Photobooks of 2016: Martin Amis
Astres Noirs by Katrin Koenning & Sarker Protick
A dazzling journey though dark and light, night and day in this gem of a photobook. In an unusual choice, the book is printed with silver ink which further heightens the beauty of Koenning and Protick’s imagery.
ZZYZX by Gregory Halpern
A strong edit, perfect sequencing coupled with Halpern’s extraordinary work make ZZYZX without doubt my favourite photobook of the year.
Discordia by Moises Saman
This is no ordinary reportage photobook. Through a dizzying sequence of double-page spreads, gatefolds, image sequences and collages we view Saman’s personal vision of the complex world he experienced first-hand. The photographer’s decision to self-publish, and not to buckle to a publisher’s inevitable compromises, had paid off dividends with this handsome if understandably heart-wrenching tome.
Alejandro Cartagena – Santa Barbara Return Jobs Back To US
Quite different to Cartagena’s other books and project, Santa Barbara Return Jobs Back To US flows through a variety of photographic styles to present an initially ambiguous portrayal of Santa Barbara, California. Through a cleverly sequenced torrent of images we slowly build layer upon layer of details and atmosphere. A book where a photographer and publisher’s joint skills blend to a very satisfying outcome
Arthur Bondar – Shadows of Wormwood
Arthur Bondar’s Shadows of Wormwood features photographs from the exclusion zone around the Chernobyl reactor some 30 years ago after the disaster. Cinematic in style, Bondar’s dark brooding images are undeniably powerful but it is the book’s simple unassuming design that also sticks in the mind.
Krass Clement – Impasse Hotel Syria
Images of Syria some fifteen years ago with hints of the shocking transformation to follow. Clement, the master of sequencing, has made a string of mostly little known but brilliant photobooks and this haunting book is no exception.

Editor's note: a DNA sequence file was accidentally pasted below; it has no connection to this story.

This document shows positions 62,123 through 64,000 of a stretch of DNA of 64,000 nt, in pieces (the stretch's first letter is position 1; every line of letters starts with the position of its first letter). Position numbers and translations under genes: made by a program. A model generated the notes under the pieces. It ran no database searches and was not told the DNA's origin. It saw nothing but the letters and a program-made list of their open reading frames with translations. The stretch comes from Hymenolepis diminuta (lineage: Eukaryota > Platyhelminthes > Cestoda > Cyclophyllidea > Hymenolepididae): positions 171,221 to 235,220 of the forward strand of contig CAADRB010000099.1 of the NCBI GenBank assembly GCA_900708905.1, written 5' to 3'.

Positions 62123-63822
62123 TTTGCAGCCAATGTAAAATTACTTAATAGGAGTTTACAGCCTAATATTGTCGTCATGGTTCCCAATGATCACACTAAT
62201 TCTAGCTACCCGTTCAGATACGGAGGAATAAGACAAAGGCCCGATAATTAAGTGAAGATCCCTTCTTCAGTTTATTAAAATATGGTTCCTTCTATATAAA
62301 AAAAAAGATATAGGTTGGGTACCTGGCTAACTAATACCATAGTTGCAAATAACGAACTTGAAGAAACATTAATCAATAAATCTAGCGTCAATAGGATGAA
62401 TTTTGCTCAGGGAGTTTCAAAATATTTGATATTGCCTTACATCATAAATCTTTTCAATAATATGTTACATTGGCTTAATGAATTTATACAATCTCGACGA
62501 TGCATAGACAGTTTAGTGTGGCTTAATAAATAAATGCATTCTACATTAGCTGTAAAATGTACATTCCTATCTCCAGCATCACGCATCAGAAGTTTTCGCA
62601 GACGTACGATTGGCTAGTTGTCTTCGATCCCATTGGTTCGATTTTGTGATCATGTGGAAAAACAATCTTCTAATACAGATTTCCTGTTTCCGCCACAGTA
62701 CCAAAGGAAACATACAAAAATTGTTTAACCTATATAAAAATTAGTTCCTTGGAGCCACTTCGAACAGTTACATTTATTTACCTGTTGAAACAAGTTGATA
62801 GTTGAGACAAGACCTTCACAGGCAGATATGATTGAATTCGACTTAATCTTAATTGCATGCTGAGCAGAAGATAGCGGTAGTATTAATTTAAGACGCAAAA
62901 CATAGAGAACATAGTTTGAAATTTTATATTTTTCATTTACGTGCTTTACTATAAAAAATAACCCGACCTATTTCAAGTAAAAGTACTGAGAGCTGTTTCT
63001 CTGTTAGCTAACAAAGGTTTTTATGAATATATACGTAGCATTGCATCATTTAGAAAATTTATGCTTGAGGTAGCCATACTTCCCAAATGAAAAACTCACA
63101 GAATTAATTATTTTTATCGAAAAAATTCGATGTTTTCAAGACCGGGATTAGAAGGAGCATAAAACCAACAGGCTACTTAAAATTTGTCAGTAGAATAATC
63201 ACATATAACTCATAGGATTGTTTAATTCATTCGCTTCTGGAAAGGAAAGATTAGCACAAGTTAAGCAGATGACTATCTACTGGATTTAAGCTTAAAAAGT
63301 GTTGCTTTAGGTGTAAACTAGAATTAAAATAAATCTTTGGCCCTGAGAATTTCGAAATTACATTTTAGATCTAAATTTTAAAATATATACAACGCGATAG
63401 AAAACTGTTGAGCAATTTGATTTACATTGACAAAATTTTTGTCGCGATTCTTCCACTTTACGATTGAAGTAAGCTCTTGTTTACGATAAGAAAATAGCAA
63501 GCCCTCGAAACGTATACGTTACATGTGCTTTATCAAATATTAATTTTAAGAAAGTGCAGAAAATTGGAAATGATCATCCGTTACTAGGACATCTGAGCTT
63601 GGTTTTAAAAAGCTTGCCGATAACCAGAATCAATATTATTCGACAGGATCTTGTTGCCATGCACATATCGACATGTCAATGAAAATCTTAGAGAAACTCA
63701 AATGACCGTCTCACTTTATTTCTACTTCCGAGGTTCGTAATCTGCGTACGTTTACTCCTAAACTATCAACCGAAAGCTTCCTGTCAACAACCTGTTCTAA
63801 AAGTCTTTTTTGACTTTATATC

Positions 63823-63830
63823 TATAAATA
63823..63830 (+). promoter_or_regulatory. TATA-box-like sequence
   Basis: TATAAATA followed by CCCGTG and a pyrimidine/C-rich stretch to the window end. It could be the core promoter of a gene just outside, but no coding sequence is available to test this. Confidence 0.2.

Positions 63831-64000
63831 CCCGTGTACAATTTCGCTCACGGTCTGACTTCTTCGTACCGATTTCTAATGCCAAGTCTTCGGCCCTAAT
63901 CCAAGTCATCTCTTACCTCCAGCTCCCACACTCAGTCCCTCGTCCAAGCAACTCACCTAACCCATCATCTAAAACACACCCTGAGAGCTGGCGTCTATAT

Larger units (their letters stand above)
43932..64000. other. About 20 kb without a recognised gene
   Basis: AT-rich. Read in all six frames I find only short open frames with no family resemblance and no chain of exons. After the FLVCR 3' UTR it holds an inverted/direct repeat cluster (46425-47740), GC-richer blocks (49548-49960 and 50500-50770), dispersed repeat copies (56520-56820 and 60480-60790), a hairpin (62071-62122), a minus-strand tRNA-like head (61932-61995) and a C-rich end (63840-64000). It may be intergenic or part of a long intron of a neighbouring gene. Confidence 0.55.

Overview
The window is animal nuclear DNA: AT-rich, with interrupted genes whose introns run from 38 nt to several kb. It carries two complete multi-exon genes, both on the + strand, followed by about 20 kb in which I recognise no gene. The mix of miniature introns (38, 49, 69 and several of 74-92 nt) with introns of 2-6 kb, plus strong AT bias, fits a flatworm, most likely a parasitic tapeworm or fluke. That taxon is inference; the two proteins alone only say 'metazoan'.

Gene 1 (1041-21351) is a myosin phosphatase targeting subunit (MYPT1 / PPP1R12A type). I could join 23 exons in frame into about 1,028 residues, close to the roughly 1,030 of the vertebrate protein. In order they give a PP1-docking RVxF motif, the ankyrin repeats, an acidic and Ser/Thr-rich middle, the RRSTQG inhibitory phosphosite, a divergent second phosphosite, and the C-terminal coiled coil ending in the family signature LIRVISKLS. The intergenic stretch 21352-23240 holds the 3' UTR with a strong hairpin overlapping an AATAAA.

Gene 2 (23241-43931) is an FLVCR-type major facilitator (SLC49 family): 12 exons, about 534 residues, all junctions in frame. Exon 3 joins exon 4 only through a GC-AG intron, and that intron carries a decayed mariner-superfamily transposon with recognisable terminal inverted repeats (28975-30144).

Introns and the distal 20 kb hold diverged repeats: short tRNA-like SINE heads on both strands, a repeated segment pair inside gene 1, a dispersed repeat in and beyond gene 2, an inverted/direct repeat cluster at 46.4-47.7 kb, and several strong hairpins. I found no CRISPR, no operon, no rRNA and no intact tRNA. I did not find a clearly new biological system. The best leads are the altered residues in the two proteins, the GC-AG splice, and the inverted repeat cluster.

John Maclean – Hometowns
John MacLean travelled to twenty-five towns and cities around the world, conducting a layered investigation into the childhood environments of those artists whose work has influenced his own. The images in this self-published photobook are wonderful by themselves, but the gorgeous production lifts them to another level.
Mark Steinmetz – Fifteen Miles to K-Ville
Another in Mark Steinmetz long line of beautifully melancholic photobooks, ‘Fifteen Miles to K-Ville’ is a poetic journey around the outskirts of K-Ville: a fictional town somewhere between Knoxville, Tennessee and Athens, Georgia where graves dot the terrain and a sense of forbidding hangs heavy in the air. This modestly sized book is, for me, his best book since his Atlanta trilogy.
Peter Dekens – (Un)expected
(Un)expected is Peter Dekens’ moving and very personal project on those left behind following a loved one’s suicide. Smart unintrusive book design increase the power of this moving project.
Jack Latham – Sugar Paper Theories
Recipient of the Bar Tur Photobook Award, Sugar Paper Theories is Jack Latham’s hugely impressive multi-layered project on the biggest and most controversial murder investigation in Icelandic history.
Finally a mention for the handmade books that have come from Japan’s Reminders Photography Stronghold in the past few years. Following previous ‘hit’ books Silent Histories and Red String, this year has once again seen a string of exquisite productions including Recruit by Hiroshi Okamoto, Bike Kill by Julie Glassberg and The Pacific Tourist by Maki Hayashida. However the following two books were my favourites to come from this year’s crop:
Snowflakes Dog Man by Hajime Kimura
Long since sold out, Hajime Kimura’s latest handmade book was produced in an edition of just 69 copies and is heavily influenced by the Japanese Provoke-era of photobooks. It is with great regret that I mistakenly sold my last copy of this book. For an easier to source insight into Kimura’s world see his recent book Path In Between.
Picture Of My Life by Junpei Ueda
Another remarkable handmade book, Picture Of My Life was made in an edition of just 21 – the age of the author when both his parents killed themselves in quick succession. Incredibly poignant, this very personal photobook will hopefully like other books from the Reminder’s workshops be available as a more affordable edition.
Martin Amis founded Photobookstore in 2006, and is rarely more than 10 feet from a pile of photobooks.
Images – top: Snowflakes Dog Man by Hajime Kimura, below: Discordia by Moises Saman